“I haven’t been home for three years,” says Wang, who is visiting his parents in his home country for the first time for the Chinese New Year celebrations. Both are over 70 years old, live in Jingzhou, two and a half hours from the central Chinese metropolis of Wuhan, where the world’s first infections with the coronavirus were discovered in late 2019. He is not afraid to bring the virus with him in your trip and infect parents or relatives.
“They are all sick now,” says Wang, who runs a small shop in the capital with his wife. “It’s really dangerous for seniors, but they got through it just fine.” Like Wang, hundreds of millions of Chinese are returning to their hometowns for the Chinese New Year for the first time. It is traditionally the largest annual migration of peoples. Because of lockdowns and other restrictions imposed by the Covid-zero strategy, this familiar highlight of the year has had to be canceled for many Chinese people since 2020.
harmony and conflict resolution
This year, according to the traditional lunar calendar, the Year of the Rabbit will be welcomed on Sunday evening (CET: Saturday 5 pm). Chinese fortune tellers anticipate a year of harmony and conflict resolution. All hopes are pinned on the pandemic being somehow overcome.
After abruptly reverting from zero tolerance to full relaxation in early December, all restrictions have been lifted, allowing Chinese people to travel freely again. There’s plenty to do: Two billion individual passenger trips are expected during the 40 days of the peak travel season – around 70% of travel volume compared to the pre-pandemic period.
It is foreseeable that the virus will be carried from previously affected metropolises such as Beijing, Shanghai and Guangzhou to small and medium-sized cities and rural areas in the domestic regions. The surge in travel is one reason the virus is spreading much faster than initially expected in the world’s most populous country.
“The speed of peaking and returning to normal was comparatively fast – in a way that exceeds our expectations,” said Vice Premier Liu He. While experts initially expected a second spike after the New Year’s festival because of the wave of travel, the ongoing outbreak is now turning into a single large wave, as reported by London-based research institute Airfinity.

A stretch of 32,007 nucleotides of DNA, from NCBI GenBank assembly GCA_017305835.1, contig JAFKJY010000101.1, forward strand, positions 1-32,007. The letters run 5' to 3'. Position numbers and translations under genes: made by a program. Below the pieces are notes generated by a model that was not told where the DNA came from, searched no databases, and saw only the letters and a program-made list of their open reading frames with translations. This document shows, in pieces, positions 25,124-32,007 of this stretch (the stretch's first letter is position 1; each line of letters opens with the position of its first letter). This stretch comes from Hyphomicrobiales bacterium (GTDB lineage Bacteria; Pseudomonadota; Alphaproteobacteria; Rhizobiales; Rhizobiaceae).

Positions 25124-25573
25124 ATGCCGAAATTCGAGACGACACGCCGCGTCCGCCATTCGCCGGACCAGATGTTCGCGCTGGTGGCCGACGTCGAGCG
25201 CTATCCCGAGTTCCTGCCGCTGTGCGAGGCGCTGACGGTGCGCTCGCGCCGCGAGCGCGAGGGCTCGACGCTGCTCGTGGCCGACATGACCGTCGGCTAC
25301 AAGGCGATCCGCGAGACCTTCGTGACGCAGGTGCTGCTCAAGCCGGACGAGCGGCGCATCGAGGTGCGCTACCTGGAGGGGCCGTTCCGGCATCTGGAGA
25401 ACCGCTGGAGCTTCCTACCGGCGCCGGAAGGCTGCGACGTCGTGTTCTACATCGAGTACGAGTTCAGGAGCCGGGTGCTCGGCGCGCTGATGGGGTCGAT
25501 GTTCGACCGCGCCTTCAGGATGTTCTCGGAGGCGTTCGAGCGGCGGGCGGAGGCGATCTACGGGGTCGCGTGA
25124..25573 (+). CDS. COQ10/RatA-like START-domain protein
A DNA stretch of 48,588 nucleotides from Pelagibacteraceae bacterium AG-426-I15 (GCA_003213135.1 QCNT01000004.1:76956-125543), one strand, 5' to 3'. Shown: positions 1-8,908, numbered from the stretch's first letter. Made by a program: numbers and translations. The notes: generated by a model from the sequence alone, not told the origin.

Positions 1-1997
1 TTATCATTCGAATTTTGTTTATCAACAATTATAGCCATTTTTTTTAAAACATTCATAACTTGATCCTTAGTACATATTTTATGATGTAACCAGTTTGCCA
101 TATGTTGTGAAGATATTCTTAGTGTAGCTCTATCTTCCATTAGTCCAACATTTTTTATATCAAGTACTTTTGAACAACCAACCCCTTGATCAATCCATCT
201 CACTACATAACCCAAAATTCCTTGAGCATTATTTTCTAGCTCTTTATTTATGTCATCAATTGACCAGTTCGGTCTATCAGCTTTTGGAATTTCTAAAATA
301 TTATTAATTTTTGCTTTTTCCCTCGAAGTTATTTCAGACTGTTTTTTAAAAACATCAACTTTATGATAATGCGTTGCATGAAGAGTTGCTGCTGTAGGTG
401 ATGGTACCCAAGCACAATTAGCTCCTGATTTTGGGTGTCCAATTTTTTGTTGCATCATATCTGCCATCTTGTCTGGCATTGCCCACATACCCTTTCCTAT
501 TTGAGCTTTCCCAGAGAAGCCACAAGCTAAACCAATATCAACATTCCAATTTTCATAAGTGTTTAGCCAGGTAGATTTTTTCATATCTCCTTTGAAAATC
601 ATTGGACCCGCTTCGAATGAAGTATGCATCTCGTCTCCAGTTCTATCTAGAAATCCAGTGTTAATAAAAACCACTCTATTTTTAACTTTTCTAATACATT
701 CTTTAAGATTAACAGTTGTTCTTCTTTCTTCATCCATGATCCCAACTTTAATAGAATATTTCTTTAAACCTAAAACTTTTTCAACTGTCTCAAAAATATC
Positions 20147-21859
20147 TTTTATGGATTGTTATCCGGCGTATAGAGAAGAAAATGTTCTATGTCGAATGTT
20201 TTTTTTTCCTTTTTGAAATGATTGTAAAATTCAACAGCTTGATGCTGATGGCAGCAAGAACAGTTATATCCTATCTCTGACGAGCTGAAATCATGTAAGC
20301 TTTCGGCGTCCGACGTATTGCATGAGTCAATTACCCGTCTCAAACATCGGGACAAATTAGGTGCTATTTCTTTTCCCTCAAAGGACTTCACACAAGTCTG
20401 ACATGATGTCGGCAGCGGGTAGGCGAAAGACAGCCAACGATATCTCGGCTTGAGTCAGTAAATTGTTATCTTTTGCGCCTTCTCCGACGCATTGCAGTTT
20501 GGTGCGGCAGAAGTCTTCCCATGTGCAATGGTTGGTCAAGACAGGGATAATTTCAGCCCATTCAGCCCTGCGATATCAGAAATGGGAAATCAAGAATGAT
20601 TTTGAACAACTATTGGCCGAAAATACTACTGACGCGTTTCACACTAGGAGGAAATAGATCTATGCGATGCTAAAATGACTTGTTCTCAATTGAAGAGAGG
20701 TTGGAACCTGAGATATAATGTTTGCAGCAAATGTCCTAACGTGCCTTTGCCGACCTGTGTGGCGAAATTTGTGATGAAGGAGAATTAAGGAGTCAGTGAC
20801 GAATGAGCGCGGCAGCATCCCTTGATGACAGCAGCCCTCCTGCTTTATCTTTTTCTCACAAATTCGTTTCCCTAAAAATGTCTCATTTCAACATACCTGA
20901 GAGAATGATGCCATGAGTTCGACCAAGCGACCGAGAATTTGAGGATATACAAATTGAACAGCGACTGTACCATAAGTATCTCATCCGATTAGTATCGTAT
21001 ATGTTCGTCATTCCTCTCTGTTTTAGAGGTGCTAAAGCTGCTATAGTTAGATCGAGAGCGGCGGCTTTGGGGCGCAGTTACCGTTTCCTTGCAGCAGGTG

“We are now anticipating a bigger and longer-lasting wave, with higher spikes in infections,” said Matt Linley of Airfinity. After cities, regions with less health care are now affected, where a particularly large number of elderly people live. In backward rural regions, they tend to take care of grandchildren, while parents earn money as migrant workers in cities and send them home.
In China, the elderly in particular are not sufficiently vaccinated. It is said that 25 million are completely unprotected. According to state media, a quarter of people over 60 receive no reinforcement. Vaccinations are often too long gone to have any real effect. China does not allow modern foreign vaccines for political reasons.
Some domestic provinces such as Hubei and Hunan may now see demand for intensive care beds six times their capacity, warned Airfinity director Linley. “Our forecasts anticipate significant strain on China’s healthcare system over the next two weeks.” He thinks it’s likely that “many treatable patients will die because of overcrowded hospitals and lack of care.”
The situation is dramatic, but the government is downplaying the scale and severity of the contagion. After almost three years of urgent warnings about the dangers of Covid-19, people now prefer to talk only about a “corona cold”.
According to Airfinity’s model calculations, the wave of infections could peak this week or next, with 4.8 million new infections per day. The death toll is likely to rise to an all-time high of 36,000 a day over the New Year holiday next week – significantly more than the previously forecast 25,000. (apa/dpa)